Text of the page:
In the meanwhile Bush's brilliant policy is actually driving Cuba into the arms of the euro. I swear that man is dumb as a post. Back in the days when the US was the only international trading currency around, restricting dollar flows into or out of Cuba would cause a liquidity crunch hobbling Cuba's economy.
Now all Cuba has to do is switch to the euro, further accellerating the dollar's fall:
Spreads on junk bonds have actually fallen lately. They now yield about four percentage points or so over Treasuries. In October 2002 the spread was over ten points, not that the numbers meant much, given the panic in the markets at that time. Perhaps all the issuers of such bonds are indeed much healthier now than they were then. Perhaps, on the other hand, they are simply the beneficiaries of ultra-loose monetary policy and a huge appetite for risk among investors. After a panic in May, emerging-market debt recouped most of its losses. In recent days this market, too, has wobbled but it still looks horribly expensive by historical standards.
The dollar has also been falling out of favour in recent days. This week, it reached its lowest level in eight months on a trade-weighted basis, according to the Fed, and is within a whisker of an all-time low against the euro. Foreign-exchange traders seem to have discovered what everyone else already knew: that America’s huge and growing current-account deficit is unsustainable, and that two things are required to correct it. First, Americans must save more (which will slow growth, perhaps sharply); and second, the dollar needs to fall more than it has done already—perhaps a lot more.
Alan Greenspan, the Fed’s chairman, and a man with a somewhat Panglossian view of the world, thinks that all these fears are overdone. His message is: don’t fret about America’s current-account deficit, consumers’ huge debts or the surging oil price; none of them matters, or at least not much. But your columnist does worry about such things, not least because the financial markets seem to be frighteningly sanguine about them: fears in the markets look about as overdone as a steak haché.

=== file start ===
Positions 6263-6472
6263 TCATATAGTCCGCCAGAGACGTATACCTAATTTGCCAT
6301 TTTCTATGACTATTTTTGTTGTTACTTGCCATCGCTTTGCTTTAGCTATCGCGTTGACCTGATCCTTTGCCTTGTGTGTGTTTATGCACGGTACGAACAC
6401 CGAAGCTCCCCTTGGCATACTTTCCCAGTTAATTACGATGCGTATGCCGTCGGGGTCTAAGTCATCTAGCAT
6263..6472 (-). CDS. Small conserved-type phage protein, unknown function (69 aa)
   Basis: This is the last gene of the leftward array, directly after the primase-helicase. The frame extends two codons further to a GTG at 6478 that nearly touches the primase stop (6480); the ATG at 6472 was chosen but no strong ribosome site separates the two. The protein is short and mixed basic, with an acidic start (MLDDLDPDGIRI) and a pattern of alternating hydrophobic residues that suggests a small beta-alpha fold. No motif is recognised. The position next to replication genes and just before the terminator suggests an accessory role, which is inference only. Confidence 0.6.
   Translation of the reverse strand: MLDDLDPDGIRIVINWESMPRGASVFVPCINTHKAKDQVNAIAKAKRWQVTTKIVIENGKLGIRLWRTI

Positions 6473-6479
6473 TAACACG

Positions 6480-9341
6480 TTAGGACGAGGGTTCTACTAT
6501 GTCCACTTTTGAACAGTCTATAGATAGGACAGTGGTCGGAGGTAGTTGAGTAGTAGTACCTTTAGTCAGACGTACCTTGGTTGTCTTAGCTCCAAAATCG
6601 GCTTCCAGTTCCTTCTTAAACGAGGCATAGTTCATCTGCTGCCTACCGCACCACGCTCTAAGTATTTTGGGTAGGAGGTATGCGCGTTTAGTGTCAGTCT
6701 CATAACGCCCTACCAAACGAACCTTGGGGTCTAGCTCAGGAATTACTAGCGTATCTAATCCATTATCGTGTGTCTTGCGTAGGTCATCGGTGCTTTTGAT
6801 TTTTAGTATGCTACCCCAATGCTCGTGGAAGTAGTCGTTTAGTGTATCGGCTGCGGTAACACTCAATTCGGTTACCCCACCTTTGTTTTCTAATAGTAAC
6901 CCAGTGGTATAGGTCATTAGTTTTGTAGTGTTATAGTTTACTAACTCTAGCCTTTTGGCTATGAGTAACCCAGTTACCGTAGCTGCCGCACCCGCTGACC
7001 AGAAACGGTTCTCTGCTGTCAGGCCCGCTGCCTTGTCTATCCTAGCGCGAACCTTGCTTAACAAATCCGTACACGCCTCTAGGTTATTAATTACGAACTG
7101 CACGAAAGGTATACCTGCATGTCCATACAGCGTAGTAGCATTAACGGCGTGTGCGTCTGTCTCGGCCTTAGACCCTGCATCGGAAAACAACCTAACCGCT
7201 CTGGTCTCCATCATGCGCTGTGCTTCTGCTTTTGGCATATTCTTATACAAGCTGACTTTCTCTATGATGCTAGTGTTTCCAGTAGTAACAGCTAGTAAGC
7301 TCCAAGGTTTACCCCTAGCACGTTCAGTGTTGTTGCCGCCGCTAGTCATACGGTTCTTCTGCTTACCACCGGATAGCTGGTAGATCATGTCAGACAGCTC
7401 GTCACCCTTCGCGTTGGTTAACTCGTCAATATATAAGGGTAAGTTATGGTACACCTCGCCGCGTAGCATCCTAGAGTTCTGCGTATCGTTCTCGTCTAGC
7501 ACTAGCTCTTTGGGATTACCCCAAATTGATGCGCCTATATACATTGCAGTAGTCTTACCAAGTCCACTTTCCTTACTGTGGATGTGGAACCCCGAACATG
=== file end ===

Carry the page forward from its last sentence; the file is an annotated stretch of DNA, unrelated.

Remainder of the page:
The dollar looks in danger of plunging, the price of oil continues to surge, gold is going up and world growth is slowing. Oh, and America is about to hold an election that could create as much uncertainty as it removes. Small wonder that there are a few growls from financial markets. Buttonwood has a nasty feeling that something worse is in store.
Unless we change fiscal and monetary policy, quickly, the dollar is danger of breaking through a technical support level in trading with the euro. If it does that it may free fall to the next sustainable level. Oil would rise even higher in price and we would take one more irreversible step toward oil being dedollarized and then denominated in euros. We never had much time to begin with but steps like this eat up what little time we have left.
Now is not the historical moment to try squeezing economies off the dollar standard. Cuba's economy by itself isn't a big deal but if it dedollarizes and then eurosizes its economy and others realize that they can too then it may start a movement toward the exit far sooner than it would have otherwise occurred.